the waste. But the onslaught of trash in one of
the world’s most polluted rivers proved too intense
for version 1.0.
The force of the trash was so high that the Trashfence
failed, unfortunately. So we’re now working on the
version two that will hopefully be ready for the
next rainy season.
Like Baltimore’s trash wheels, costs are very
location dependent. But Slat says that getting an
interceptor up and running is generally a
multimillion-dollar project, paid for by
philanthropic donations, corporate partnerships, and
local governments. Eight Ocean Cleanup interceptors
are currently installed in Indonesia, Malaysia,
Vietnam, the Dominican Republic, and Jamaica.
The Trashfence in Guatemala is undergoing maintenance,
and more cleanup devices are in the pipeline,
including one in Los Angeles.
We’ll be about 20 towards the end of the year,
beginning of next year. And ultimately, we hope to scale
this exponential trend.
India-based company AlphaMERS makes another
version of a river barrier.
With 34 installations in eight different cities, this
barrier is relatively low-tech and low-cost.
It’s much smaller than the Ocean Cleanup’s Trashfence,
and not designed for the same extreme trash flow.
But it’s still pretty heavy duty. Made of stainless
steel mesh, the AlphaMERS fence floats a couple feet
above and below the water level.
The hydrodynamics and the hydrostatics of this is very
simple but excellent for the job.
And it’s made very rugged, very heavy duty, with steel
chains holding it on both sides.
So it’s able to withstand the monsoon flows
immediately after the rain.
Sekhar says his floating fence excels at stopping
trash and rivers with fast currents, whereas designs
that rely on a boom and a skirt might fail when
currents pick up, since the water will instead run over
the barrier, bringing trash with it.
Eight floating barriers were deployed at various
points along the Cooum River in Chennai in 2017, at
a cost of about $125,000.
And in their first year of operation, Sekhar says they
captured about 2,400 tons of plastic.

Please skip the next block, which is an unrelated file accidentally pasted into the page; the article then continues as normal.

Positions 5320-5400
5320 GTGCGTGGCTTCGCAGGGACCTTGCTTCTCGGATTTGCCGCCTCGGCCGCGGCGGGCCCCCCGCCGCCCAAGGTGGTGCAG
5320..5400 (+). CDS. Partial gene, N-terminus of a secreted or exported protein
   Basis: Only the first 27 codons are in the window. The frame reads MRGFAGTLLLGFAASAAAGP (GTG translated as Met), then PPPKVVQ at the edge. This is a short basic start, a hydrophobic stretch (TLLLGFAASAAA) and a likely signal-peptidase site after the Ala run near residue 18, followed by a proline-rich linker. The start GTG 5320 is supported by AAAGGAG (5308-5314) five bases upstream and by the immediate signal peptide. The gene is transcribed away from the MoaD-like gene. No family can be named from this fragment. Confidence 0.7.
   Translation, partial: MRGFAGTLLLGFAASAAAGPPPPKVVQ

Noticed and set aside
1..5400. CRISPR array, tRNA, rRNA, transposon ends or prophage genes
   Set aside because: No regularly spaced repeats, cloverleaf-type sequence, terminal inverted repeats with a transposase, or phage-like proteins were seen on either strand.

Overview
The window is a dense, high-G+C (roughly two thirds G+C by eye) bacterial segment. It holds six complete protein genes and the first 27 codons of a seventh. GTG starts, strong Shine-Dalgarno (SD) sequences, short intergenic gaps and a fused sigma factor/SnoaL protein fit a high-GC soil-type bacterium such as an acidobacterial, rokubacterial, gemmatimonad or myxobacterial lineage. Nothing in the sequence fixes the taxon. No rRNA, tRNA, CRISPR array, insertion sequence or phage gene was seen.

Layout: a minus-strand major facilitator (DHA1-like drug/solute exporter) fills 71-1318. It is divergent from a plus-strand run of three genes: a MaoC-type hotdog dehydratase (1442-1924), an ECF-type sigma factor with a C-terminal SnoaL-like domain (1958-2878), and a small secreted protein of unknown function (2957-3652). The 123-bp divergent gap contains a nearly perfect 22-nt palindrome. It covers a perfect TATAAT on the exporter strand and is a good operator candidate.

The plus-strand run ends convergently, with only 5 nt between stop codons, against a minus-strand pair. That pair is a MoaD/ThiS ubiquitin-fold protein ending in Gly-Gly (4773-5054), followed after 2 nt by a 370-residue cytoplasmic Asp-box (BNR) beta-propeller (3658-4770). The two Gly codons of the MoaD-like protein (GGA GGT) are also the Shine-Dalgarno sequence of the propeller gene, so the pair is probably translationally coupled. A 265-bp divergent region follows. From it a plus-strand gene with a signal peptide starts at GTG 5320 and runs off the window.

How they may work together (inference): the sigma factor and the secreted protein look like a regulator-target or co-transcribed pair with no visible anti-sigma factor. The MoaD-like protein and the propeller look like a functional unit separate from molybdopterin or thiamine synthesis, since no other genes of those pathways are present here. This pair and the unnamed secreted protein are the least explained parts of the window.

The barriers are angled to direct trash towards the
riverbank, where traditionally excavators
have been used to pluck the trash from rivers, a cost
not factored into the installation expense.
But lately, AlphaMERS has been using conveyor belts as
Clearwater Mills in The Ocean Cleanup do.
Now we have started with the conveyor belts.
One end is floating, one and is on the land.
And now it’s run with electrical power, with
portable generators, but very soon we will run it
with the flow of river water.
Sekhar says the barriers are financed by municipal
governments and corporations with social
responsibility budgets.
While in the future, he hopes to use AI to identify
the types of waste being collected and where it
originates from, for now, AlphaMERS is focused on its
straightforward cleanup strategy.
We like to take the simplest solution and work upwards.
And artificial intelligence and machine learning is the
last priority in our scheme of things.
As these various wheels, barriers, and fences are
deployed in more locales around the world, it will
become clearer and clearer what technologies are best
suited to what environments. And given the
magnitude of the waste problem, there’s more than
enough room for all the players in this space.
The goal is not to have 1,000 interceptors in the
world, but to solve the top 1,000 heaviest polluting
rivers. And any river that anyone else solves is one
river less for us to to worry about.
So the more the merrier.
But all these organizations are well aware that these
river cleanup systems are not the ultimate solution to
our waste problem.
One of the things we’re looking forward to is when
trash wheels are no longer needed, when we’re
addressing the problem upstream to the extent where
no trash is entering our waterway and we don’t need
to have a trash wheel.
Of course, financing waste cleanup, collection, and
management around the world is a challenge.
And Kaza says that the World Bank is always
thinking about ways to incentivize citizens and
governments alike to pay for long-term waste
management solutions.
There are models where there’s cross subsidization.
Wealthier communities pay a bit more than than
lower-income communities.
We’ve seen models where people pay based on the
volume of waste they generate.
And we’ve seen waste fees increase over time as
services are proven, that was very effective.
Funding models aside, though, Watemberg emphasizes
that the desire for change has to first come from the
communities themselves.
If we don’t change our habits and if we don’t work
with communities and if we don’t look for alternatives
and different solutions on land, this is not going to
end. So we need people to come together as a
community, as a country, with authorities, without
authorities. We need everything.
At the end of the day, funds are important, but we
need to start with our will to do it.